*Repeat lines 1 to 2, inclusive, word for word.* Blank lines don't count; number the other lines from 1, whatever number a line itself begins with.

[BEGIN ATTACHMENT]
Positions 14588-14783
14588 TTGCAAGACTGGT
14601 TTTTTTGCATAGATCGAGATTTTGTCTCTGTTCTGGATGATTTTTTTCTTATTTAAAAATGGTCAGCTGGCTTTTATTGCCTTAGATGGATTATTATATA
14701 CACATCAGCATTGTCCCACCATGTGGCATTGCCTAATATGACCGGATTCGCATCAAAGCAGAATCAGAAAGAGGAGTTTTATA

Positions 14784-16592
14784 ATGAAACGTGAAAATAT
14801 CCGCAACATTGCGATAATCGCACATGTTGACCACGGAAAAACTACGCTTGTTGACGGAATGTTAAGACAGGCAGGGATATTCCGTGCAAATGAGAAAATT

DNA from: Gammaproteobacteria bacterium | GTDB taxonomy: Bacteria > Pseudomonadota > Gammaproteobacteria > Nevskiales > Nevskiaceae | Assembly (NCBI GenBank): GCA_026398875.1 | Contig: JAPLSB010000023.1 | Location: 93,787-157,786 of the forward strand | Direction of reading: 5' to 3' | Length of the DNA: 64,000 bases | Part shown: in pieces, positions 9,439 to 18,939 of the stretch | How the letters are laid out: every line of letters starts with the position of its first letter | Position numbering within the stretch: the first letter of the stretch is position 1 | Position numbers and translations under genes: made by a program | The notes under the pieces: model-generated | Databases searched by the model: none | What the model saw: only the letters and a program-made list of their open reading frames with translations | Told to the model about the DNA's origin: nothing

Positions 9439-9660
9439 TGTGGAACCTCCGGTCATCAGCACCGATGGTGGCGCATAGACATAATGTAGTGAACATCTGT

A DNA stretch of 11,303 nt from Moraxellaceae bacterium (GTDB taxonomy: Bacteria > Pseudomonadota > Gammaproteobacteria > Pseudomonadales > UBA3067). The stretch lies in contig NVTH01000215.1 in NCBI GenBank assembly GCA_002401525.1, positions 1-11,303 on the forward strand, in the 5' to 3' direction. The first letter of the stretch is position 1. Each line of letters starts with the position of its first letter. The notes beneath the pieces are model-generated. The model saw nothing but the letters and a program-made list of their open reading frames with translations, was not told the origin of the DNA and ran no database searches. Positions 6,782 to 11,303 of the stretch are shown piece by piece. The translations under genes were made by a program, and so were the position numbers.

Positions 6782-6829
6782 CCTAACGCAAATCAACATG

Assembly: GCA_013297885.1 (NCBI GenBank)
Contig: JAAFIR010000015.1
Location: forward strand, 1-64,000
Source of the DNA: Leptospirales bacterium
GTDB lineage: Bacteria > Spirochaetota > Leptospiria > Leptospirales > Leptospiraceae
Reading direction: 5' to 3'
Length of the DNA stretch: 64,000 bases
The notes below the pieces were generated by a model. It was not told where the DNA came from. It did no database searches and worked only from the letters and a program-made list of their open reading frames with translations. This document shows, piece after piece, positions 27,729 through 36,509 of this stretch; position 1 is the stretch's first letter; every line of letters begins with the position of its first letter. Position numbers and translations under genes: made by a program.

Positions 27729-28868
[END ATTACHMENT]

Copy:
Positions 14588-14783
14588 TTGCAAGACTGGT